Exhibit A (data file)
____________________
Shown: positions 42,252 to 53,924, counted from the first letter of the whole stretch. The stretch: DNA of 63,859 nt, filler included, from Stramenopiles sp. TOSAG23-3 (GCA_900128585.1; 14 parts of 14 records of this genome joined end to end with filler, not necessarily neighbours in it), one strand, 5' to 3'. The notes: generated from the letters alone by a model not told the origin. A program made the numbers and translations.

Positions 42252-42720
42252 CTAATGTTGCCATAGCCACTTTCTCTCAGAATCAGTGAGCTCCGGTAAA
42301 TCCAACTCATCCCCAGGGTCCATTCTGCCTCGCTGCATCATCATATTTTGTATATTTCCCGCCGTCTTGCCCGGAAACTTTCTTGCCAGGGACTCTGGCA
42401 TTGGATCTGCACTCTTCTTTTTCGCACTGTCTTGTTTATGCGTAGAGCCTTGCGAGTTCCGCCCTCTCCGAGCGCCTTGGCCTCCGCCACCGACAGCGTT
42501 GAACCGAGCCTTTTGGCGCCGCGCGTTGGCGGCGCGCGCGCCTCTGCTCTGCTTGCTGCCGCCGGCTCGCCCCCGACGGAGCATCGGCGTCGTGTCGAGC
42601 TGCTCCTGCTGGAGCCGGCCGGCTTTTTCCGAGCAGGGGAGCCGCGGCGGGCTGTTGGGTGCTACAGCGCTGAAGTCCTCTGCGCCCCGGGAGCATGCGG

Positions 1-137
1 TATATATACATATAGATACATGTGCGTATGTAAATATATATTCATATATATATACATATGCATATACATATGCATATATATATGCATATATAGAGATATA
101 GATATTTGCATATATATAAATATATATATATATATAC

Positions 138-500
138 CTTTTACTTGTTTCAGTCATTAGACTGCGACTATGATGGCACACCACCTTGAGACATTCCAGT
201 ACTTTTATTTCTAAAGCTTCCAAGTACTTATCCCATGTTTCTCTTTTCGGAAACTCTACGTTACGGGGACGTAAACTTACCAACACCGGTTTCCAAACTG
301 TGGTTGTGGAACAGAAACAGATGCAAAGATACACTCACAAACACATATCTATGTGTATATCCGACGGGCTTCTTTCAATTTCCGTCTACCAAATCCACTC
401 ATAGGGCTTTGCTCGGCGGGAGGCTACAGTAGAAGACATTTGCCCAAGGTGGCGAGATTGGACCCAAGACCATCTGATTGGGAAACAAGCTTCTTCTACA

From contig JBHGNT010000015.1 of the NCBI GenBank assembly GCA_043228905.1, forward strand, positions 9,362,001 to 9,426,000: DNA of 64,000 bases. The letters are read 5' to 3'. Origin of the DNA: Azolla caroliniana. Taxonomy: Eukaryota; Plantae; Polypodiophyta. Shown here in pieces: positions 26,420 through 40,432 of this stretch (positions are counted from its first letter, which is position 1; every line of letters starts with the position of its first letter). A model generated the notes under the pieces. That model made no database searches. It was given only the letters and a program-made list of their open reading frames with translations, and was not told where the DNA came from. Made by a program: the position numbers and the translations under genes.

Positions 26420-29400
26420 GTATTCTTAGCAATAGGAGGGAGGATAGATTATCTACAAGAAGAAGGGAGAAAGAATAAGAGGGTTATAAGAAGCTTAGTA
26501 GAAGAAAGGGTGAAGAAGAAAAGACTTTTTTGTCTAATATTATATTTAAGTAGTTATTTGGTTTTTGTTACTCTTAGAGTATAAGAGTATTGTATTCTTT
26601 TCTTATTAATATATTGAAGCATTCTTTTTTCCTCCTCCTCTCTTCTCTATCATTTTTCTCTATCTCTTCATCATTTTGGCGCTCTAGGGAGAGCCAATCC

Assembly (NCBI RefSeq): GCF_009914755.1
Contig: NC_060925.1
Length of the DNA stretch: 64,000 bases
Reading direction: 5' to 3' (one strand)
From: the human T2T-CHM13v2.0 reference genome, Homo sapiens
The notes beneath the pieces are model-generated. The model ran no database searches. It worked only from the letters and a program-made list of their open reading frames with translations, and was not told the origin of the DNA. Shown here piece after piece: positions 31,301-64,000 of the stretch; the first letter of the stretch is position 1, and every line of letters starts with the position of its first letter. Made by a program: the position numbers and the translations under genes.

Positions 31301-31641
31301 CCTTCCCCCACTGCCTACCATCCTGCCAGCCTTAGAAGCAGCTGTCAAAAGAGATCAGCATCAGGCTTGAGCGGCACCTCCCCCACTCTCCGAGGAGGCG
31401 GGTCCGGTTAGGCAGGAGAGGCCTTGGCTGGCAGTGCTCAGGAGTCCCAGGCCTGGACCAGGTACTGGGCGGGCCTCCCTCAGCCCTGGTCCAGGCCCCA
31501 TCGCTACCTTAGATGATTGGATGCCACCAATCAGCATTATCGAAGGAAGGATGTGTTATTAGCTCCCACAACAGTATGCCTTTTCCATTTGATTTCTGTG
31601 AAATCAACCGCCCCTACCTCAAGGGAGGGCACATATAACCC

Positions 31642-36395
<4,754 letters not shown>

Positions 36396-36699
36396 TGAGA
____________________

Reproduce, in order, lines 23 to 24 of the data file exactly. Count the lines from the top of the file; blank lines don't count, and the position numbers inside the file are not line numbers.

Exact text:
Length of the DNA stretch: 64,000 bases
Reading direction: 5' to 3' (one strand)